DadCAMP appears every two weeks in The Calgary Herald Neighbours section. This was originally published the weekend of April 10, 2014.
[twitter]As I sat on the floor of Chinook Mall outside the LEGO Store swiping through games on my iPhone with my youngest son, the most hipster dad in the world strolled by. He had big dark aviator sunglasses, his hair was long and unkempt, he had the thickest 70s moustache and dirty beard you’ve seen in 40 years, and … he was pushing a stroller.
That, right there, is the face of modern fatherhood, friends. We are engaged. We are doing it. We are parents.
I belong to a group of Dad Bloggers who are fierce about changing the perception of the modern man. Phrases like “be a man” or “man up” hold an entirely different meaning to us than they did to generations previous. We are about changing the media identity from “dads as doofus” to “dads that happily do diapers, and know how to do them properly thank you very much.”
We bristle that P&G chooses to say “Thank you, Mom,” but not dad. We celebrate when Tide shows dads happily and confidently doing laundry without motherly supervision.
This spring I attended the Dad 2.0 Summit, a conference for Dads and Dad Bloggers. There I met men like I have never met in my life. Men who were passionate about fatherhood, and devoted to changing the media perception of Dads.
We did karaoke on Bourbon St, we rode bikes, went for runs, and we hugged and cried. And this is what it means to be a modern dad, I think. To not be afraid to be who you are, care about what you care about, and tell everyone that you love your kids.
It’s okay to be a stay at home dad.
It’s okay to be a gay dad.
It’s okay to ditch “the boys,” and spend time with your boys.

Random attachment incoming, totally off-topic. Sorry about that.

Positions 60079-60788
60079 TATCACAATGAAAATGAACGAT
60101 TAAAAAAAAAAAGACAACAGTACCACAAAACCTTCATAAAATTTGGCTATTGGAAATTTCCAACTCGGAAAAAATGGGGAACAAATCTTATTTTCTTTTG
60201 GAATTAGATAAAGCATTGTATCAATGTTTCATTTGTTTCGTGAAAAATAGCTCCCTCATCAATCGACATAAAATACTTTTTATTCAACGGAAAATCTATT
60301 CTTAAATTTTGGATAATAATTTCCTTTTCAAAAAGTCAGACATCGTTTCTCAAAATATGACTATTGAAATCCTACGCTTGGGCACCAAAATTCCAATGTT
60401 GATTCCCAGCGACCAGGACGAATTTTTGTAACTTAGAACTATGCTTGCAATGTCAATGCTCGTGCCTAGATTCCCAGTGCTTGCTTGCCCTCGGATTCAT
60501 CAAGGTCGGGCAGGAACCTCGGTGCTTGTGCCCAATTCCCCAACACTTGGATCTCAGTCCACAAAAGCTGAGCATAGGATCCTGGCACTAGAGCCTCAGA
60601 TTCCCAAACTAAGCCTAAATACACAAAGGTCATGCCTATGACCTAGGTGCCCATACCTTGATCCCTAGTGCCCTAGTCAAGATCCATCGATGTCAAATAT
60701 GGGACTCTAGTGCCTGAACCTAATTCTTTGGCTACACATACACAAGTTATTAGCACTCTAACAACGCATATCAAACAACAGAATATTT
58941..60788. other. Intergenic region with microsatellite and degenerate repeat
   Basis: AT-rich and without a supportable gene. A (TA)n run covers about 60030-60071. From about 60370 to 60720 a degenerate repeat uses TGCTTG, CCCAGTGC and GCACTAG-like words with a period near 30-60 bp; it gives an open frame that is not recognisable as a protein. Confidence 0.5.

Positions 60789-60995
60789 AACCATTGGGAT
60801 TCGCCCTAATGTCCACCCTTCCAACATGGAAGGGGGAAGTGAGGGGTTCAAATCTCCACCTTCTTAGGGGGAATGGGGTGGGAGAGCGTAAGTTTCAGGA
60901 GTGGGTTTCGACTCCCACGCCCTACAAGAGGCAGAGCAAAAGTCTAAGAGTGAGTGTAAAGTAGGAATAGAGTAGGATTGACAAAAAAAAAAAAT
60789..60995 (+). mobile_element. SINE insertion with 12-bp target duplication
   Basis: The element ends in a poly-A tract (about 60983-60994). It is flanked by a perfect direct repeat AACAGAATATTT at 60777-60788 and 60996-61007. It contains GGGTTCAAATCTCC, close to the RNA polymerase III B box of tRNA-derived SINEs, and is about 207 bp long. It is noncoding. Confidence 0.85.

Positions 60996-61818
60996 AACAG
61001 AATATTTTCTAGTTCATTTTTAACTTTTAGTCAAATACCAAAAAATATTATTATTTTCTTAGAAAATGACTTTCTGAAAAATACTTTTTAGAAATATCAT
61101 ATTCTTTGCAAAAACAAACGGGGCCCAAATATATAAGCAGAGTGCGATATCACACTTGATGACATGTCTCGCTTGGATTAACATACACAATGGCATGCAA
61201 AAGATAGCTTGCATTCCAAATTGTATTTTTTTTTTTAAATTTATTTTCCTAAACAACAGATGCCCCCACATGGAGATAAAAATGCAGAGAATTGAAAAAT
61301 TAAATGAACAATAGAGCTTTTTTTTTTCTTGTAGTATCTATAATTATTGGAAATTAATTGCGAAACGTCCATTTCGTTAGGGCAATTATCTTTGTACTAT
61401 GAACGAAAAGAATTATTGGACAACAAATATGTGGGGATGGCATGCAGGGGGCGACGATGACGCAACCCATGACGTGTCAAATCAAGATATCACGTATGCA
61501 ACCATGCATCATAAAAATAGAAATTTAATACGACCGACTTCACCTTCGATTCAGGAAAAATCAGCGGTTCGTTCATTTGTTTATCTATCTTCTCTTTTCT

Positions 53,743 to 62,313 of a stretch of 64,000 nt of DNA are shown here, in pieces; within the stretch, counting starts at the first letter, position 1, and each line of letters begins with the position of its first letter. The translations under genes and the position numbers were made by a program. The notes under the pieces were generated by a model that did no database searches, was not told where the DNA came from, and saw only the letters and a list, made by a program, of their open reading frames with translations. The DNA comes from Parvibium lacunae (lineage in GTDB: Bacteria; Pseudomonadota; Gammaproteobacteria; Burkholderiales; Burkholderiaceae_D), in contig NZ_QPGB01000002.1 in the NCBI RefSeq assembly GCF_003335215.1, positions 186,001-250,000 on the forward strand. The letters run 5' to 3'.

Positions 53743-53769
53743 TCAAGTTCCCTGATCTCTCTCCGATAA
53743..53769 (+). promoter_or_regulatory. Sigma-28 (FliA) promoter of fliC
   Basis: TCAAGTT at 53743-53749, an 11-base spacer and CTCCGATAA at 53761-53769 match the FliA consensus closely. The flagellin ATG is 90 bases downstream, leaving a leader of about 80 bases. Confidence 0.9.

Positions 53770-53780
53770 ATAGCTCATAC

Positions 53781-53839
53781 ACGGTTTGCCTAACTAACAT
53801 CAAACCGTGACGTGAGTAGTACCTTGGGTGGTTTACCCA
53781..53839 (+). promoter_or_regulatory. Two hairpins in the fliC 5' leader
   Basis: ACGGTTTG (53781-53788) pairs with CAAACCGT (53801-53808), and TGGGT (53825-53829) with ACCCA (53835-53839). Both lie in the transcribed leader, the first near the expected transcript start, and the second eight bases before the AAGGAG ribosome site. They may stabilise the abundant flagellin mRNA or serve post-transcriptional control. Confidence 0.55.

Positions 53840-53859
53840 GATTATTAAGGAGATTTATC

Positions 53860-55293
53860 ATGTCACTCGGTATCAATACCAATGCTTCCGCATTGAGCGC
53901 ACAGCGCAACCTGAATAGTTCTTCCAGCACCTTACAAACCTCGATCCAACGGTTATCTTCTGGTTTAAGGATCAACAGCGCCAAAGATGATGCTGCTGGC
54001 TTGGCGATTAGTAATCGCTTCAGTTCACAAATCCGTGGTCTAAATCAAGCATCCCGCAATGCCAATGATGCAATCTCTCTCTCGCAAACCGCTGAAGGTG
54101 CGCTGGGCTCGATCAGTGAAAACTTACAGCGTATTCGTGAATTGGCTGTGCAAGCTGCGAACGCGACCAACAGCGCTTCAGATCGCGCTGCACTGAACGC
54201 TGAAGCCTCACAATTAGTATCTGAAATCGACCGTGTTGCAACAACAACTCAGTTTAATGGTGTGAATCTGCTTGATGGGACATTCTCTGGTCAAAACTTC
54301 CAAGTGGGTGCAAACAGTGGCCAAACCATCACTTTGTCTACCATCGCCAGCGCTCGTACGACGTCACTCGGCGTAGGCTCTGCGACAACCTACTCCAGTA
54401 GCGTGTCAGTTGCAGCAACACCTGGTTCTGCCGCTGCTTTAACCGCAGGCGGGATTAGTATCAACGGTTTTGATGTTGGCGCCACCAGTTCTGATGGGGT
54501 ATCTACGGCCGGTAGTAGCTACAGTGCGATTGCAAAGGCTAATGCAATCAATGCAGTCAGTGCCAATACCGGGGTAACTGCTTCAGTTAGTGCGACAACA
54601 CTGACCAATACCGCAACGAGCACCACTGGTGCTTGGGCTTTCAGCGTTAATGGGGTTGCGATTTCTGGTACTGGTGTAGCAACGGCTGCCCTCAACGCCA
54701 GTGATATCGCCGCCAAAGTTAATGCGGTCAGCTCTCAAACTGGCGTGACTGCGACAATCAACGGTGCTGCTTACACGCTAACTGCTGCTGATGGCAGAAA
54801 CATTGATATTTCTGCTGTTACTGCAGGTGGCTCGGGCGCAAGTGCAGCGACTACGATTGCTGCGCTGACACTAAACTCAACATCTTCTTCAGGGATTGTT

It’s even okay to the dad who knows all the words to Let It Go from Frozen and sings along.
At the Dad 2.0 Summit, tv producer Jason Katims gave an insightful Q&A session about the type of men and fathers he creates for his tv shows. He gave us Coach in Friday Night Lights, Zeek in Parenthood (based on the Steve Martin movie from 1989), and his latest, About A Boy (based on the Hugh Grant flick of ’02), promises to tackle the male bond in another inspirational way.
A central theme in all of his shows is men communicating emotionally and honestly about their feelings and about being dads. Katims isn’t afraid to push the envelope forward and see where the role of modern men is headed.
“The idea of a stay at home dad was something I hadn’t seen,” says Katims when he introduced Joel in 2010. “But I knew it was something that was a relevant and important thing to talk about. I thought it would be interesting to explore not just him, but her — it was this sort of reverse of the expected thing.”
This reverse of the expected is how the reality changes the perception, and how media can shape the message.
“You put it on the screen and it’s there and people start to accept it just because it’s being talked about.” Katims continued. “And if you talk about it enough, eventually the weirdness about it goes away.”